Visitors to the shop these past couple weeks may have noticed that our windows are filled with bells of the highest order. They are from Arcosanti, they are for sale.

Lisa and I had the pleasure of spending the night at Arcosanti last month, getting to meet the founder Paolo Soleri, and packing our station wagon full of bronze and ceramic bells. It was a great trip!

Today, I’d like to share some pics from Arcosanti, an urban design experiment built way out in the desert, which was begun by Paolo Soleri in 1970. Next I’ll share pics from Cosanti, Soleri’s home and studio in Scottsdale, Arizona.

I feel like I cannot do justice to the Soleri-Arcosanti-Cosanti story here—I just hope that the images will be enough to incite some boning up of your own. The bells for which Arcosanti is mostly known are considered just one means of supporting the Arcosanti project, which is intended to have broader implications for building, and for humans.

Basically, Soleri came from Italy as a student of Frank Lloyd Wright at Taliesin West. He fell hard for the desert at that time, and he realized that he had to come up with an entirely new way of thinking about dwelling in extreme environments and about accommodating the exploding population, which would soon have to figure out how to dwell in all kinds of places, close together.

Arcology, that is, architecture coherent with ecology, was the design system Soleri devised. Arcology advocates:

-design cities to maximize the interaction and accessibility associated with an urban environment
-minimize the use of energy, raw materials and land, reducing waste and environmental pollution
-allow interaction with the surrounding natural environment.

Among the most innovative building techniques he put into practice at Arcosanti was large scale silt-casting, or earthcasting. The domes and dwellings you see here were built this way. The builder forms piles of silt (sand + clay) as scaffolding, on which he may carve designs and lay down pigment, then pours concrete. When the concrete sets, the silt is removed, leaving behind the carved impressions and colors. You can learn how to do this at a workshop at Arcosanti or you can read about it in a nice little book, What if? Quaderno 3.

Earthcasting formwork for the Ceramics Studio roof at Cosanti, 1958

Earthcasting formwork for retaining wall by the North Apse at Cosanti, 1964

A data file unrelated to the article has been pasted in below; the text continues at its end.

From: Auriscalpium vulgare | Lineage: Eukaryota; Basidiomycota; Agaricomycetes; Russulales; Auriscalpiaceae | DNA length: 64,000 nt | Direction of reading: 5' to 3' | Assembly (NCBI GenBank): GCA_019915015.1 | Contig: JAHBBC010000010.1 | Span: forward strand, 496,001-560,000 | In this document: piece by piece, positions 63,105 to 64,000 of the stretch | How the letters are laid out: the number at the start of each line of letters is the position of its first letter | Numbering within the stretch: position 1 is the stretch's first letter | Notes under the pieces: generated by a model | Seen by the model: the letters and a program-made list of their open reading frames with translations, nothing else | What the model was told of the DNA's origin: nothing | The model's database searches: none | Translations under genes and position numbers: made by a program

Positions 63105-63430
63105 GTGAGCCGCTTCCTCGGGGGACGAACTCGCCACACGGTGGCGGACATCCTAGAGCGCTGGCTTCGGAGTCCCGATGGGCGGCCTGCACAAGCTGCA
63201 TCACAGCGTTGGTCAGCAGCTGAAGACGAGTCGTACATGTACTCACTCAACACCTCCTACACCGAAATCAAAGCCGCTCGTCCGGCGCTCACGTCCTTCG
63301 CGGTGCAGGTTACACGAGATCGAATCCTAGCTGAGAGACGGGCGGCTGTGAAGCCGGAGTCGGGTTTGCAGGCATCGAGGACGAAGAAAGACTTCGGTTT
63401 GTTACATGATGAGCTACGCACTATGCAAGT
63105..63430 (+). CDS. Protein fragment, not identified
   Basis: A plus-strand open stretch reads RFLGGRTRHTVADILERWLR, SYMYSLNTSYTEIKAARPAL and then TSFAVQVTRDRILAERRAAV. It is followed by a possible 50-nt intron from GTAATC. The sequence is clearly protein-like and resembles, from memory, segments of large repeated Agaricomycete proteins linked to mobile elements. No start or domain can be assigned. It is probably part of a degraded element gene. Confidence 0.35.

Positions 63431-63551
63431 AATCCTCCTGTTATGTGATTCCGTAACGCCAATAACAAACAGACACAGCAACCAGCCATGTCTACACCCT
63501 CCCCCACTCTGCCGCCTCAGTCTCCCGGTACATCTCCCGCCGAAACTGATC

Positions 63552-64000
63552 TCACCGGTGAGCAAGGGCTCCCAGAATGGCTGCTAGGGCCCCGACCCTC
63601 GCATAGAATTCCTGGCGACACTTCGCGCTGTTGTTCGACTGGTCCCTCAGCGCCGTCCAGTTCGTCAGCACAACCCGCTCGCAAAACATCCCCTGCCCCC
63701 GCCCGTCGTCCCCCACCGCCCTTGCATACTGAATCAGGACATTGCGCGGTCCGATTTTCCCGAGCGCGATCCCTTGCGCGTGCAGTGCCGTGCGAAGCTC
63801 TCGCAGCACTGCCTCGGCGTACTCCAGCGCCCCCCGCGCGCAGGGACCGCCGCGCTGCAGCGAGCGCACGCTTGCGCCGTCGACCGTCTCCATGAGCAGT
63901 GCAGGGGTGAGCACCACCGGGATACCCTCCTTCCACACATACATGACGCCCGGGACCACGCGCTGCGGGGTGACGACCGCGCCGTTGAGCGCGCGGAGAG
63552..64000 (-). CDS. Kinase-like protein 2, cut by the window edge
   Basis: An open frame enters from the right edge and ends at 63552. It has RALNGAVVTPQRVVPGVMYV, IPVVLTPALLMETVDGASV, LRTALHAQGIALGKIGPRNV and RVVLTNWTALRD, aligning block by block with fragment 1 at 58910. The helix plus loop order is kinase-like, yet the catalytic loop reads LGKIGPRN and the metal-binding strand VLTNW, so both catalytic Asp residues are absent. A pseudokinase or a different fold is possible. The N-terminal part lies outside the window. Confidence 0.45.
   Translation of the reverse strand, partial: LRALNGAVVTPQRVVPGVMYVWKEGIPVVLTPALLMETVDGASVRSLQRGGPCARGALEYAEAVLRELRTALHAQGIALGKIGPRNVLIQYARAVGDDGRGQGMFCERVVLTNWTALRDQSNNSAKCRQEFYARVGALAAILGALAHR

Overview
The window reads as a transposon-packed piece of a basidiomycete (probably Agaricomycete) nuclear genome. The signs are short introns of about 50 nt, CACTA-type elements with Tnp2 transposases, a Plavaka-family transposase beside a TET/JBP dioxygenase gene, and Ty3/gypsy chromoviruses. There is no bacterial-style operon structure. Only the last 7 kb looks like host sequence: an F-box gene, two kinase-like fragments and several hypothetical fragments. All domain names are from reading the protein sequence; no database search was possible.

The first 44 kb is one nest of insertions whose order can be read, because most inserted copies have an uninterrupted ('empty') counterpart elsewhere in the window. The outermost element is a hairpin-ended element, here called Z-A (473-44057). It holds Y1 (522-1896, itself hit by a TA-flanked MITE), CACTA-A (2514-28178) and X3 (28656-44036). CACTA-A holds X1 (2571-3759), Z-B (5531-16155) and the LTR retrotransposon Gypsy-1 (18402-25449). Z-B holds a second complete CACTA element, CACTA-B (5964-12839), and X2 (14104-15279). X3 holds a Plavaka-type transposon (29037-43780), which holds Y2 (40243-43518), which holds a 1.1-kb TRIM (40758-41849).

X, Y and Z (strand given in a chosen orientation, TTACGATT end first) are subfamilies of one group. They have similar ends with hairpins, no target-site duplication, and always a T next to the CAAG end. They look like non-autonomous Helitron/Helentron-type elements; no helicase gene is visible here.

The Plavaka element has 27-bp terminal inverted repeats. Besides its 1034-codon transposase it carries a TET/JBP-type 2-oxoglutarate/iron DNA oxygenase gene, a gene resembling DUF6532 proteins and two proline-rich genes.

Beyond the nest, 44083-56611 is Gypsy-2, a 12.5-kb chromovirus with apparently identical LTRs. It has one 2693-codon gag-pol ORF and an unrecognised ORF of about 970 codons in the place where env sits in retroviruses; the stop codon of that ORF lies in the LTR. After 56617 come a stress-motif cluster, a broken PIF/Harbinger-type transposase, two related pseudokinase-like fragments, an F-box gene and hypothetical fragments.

The soaring shapes, carvings, and colors made possible by earthcasting serve beautifully, both functionally and ornamentally. Lisa and I particularly enjoyed the ceiling of our little Med-ish overnight bunker ($30-50 a night).

It was super pleasant to stay in that room, at the end of the various construction sites. It felt safe there in contrast to how we first felt when we landed. Arriving at night and walking through various buildings in states of half construction, the whole place seemed abandoned except for a band of young, homogenous, typical of the West barely bearded wanderers of uncertain intention gathering in the cavernous eating hall.

Over breakfast, and in daylight, the magnificence of the project was clearer to see and the regular residents came out for the day’s work–on construction and fabricating bells and ceramics. But we were still faced with thinking about how Arcosanti has been going on for many years, and clearly the utopian vision for society is no closer to coming real, nor is Arcosanti providing a major habitation solution.

Soleri, though, when we interviewed him, said he was hopeful for the future of what he began.

His primary residence is still Cosanti, down in Scottsdale, but he comes up frequently to visit the project. His small studio/apartment, by the way, was the real architectural highlite for us. Featuring this kitchen zone—faucet from pipe with drainage coil, hurrah!

There is a small community of people living at Arcosani, building, teaching, and learning about Arcology and ceramic and bronze crafts.

Soleri, who is 92, passed down leadership of Arcosanti and Cosanti last year. On the day we left, Soleri was giving a speech to a gathered crowd, and the ideas of Arcology seemed just as vital as ever, even if the experiment of Arcosanti seems uncertain. Can it survive without the helmsmanship of its visionary founder? Well, survive and develop into a center of learning relevent to our times, or is it another ambitious, beautiful artifact? Worth a trip to puzzle it out yourself, that’s for sure.

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